One of the problems with online communication is the inability to create emphasis in the text we type. This problem is particularly present in blog comments and social media.

In the past, I’ve discussed how we should use bold and italics to create emphasis in the words we write. That’s easy enough to do in print documents, websites, or even emails, where the tools we use to create that text include formatting options. Those same options aren’t available in social media posts or in blog comments, however.

So what can we do?

Capital letters

Well, one method people have been falling back on is capital letters (e.g. “That sky is REALLY blue.”).

In the past, I’ve talked about avoiding capitalization for emphasis. This was specifically referring to actual capitalization (i.e. the first letter of a word), as compared to uppercase, which is what I used in my example in the previous paragraph. For example:

  • That sky is Really Blue.
  • That sky is REALLY blue.

Using uppercase works, but it does have one significant issue. In the early days of the internet, typing in uppercase was considered the text equivalent of shouting. That feeling persists, and typing in uppercase, even if for just a word or two, may put off some people.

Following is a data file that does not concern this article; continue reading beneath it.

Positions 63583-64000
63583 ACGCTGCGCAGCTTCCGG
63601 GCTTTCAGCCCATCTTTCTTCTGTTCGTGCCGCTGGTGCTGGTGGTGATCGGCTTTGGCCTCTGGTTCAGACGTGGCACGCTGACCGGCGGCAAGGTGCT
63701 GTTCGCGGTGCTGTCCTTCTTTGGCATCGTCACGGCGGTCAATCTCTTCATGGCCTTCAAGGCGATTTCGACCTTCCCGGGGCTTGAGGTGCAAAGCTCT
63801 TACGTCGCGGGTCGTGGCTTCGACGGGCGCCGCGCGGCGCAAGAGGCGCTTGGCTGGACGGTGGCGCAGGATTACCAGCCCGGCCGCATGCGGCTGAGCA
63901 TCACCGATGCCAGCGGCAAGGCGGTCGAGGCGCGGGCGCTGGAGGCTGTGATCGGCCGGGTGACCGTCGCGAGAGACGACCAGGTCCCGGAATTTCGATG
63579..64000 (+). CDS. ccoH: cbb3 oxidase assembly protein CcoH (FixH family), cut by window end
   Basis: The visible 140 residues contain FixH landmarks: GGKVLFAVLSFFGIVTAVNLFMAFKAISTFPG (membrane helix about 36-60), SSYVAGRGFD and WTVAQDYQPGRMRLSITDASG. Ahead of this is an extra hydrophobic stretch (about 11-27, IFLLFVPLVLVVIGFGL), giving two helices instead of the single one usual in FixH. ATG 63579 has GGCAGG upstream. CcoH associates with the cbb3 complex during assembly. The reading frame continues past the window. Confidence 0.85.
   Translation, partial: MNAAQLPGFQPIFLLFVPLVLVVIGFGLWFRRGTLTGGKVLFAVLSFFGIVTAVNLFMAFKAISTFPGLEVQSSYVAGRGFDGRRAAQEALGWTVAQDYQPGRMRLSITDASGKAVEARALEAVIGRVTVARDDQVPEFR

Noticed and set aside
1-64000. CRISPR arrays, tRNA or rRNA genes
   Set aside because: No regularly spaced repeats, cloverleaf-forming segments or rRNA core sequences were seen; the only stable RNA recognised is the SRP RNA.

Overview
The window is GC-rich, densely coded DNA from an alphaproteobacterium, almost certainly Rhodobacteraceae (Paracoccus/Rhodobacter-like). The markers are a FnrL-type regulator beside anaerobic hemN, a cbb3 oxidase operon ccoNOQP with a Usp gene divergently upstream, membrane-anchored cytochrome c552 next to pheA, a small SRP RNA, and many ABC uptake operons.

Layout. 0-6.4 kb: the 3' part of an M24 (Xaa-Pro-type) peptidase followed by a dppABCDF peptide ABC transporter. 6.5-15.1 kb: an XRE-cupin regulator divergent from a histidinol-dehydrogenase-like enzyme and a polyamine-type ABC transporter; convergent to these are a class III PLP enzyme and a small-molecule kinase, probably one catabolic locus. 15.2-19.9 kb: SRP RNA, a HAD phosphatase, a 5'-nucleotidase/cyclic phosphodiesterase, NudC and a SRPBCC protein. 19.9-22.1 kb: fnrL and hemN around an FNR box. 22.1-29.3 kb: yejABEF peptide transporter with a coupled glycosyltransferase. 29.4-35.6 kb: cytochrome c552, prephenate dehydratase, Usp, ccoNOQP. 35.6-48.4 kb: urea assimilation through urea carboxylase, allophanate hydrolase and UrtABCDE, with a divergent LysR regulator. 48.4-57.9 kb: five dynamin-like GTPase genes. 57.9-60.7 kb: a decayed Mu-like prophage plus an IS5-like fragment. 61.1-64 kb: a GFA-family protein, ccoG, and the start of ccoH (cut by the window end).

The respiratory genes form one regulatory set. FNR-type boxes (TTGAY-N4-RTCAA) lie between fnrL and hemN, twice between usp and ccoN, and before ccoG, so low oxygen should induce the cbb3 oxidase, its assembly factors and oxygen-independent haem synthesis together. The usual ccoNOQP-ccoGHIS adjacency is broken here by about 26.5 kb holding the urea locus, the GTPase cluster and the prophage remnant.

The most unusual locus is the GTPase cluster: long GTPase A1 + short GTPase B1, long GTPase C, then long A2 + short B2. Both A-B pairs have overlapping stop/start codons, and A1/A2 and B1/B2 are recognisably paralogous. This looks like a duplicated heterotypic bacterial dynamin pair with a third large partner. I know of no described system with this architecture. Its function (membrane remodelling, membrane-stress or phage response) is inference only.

Asterisk and underscore

So, if we can’t type in uppercase and we can’t actually bold or italicize our words, what can we do to emphasize?

We can turn to some relatively old school technology. In the email client Thunderbird, if you wrote an email using formatting, but decided to send it as plain text, Thunderbird would strip out all your formatting. For some of the formatting, however, it replaced it with a plain text equivalent:

  • The sky is really blue” becomes “That sky is *really* blue.”
  • That sky is really blue” becomes “That sky is _really_ blue.”

One option, then, is to use asterisks and underscores. Interestingly enough, you can use them as shortcuts in Microsoft Word and OpenOffice to bold and italicize words. It also works as a shortcut in various other programs, including Ello, WhatsApp, Skype, and even some blog commenting platforms.

So the next time you need to emphasize something on Twitter or Facebook, try asterisks and underscores.

About Kim Siever

I am a copywriter and copyeditor. I blog on writing tips mostly, but I sometimes throw in my thoughts about running a small business. Follow me on Twitter at @hotpepper.

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